Blogger perks and pitfalls when working with brands ~ Momma Be Thy Name

Guest blogger Stephanie Bernaba / Momma Be Thy Name ~ megan BLOGSI met Stephanie last year in New York, at a huge, busy, blogging conference. Understandably, the details of how we first started talking are a little fuzzy but I clearly remember the intense conversation we had, for hours, sitting on the cold planters outside the front entrance of the Hilton.

You know how you just click with some people right off the bat? That night, until we were too pooped to stay awake, we covered a wide gamut of topics, finding affinities in our viewpoints on whatever we discussed, from parenting to our mutual background in mental health to blogging to producing content that speaks for itself. Stephanie is a terrific writer and a pretty savvy blogger, one I don’t mind emulating at all.

It’s my distinct pleasure to introduce you to my blogger buddy, Stephanie Because-Misery-Loves-Company Bernaba, who graciously agreed to share some of her blogging advice with me (and you).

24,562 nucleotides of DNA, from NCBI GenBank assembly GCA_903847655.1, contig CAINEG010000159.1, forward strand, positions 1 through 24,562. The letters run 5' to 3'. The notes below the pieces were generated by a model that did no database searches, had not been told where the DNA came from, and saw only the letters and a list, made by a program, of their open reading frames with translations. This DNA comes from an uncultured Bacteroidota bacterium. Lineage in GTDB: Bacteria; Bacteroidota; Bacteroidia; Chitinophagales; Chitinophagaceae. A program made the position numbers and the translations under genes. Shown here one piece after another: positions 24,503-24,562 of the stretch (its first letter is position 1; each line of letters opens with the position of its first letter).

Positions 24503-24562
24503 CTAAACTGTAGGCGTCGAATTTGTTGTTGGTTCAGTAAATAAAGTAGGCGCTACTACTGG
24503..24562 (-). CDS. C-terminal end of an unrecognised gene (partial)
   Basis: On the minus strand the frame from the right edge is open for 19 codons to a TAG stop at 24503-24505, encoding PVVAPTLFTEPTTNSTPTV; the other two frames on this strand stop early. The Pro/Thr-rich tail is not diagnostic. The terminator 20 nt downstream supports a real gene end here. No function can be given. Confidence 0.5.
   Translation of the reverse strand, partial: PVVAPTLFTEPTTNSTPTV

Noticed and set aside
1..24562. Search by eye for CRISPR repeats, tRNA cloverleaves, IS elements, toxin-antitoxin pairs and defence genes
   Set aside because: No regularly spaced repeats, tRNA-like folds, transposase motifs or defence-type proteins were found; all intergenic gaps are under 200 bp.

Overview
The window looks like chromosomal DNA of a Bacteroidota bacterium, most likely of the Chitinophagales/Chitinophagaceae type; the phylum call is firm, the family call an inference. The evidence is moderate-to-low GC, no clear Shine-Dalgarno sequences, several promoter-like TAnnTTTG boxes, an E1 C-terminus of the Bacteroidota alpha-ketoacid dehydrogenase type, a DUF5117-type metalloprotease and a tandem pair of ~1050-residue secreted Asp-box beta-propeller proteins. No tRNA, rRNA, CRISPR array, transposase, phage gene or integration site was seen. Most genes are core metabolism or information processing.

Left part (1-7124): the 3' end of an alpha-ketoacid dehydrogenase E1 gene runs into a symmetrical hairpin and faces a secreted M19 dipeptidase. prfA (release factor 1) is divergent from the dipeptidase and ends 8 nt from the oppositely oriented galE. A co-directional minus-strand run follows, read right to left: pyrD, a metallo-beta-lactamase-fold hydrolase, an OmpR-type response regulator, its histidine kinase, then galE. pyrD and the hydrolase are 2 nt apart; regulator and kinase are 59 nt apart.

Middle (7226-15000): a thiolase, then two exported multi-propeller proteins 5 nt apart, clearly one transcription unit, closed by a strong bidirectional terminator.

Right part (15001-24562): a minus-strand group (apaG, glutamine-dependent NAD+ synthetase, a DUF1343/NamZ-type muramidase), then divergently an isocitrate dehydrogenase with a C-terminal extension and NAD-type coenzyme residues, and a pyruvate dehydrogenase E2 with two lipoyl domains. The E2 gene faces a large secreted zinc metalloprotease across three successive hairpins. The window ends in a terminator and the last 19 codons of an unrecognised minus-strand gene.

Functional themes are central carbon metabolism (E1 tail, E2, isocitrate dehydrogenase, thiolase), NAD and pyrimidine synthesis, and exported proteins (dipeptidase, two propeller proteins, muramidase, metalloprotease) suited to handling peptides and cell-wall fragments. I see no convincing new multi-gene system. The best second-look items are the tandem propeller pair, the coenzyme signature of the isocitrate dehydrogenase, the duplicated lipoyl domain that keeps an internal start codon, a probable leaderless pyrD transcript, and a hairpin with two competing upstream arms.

Working with Brands: The Perks and the Pitfalls

So, you say you want to work with brands? You’d like to monetize your blog, make a bit of money for your hard work? Fantastic. But there are just a few things I’ve learned, in my own experience, that you may want to know, before you find yourself working hard and making little for your efforts.

Beware of Strangers Bearing Gifts

Brands will come calling if they feel you and your audience fit their demographic. This could be a great opportunity for you to net things you need, like baby food, diapers, or other household items in exchange for a little work. Find out the level of engagement they expect, and what they are willing to give in return.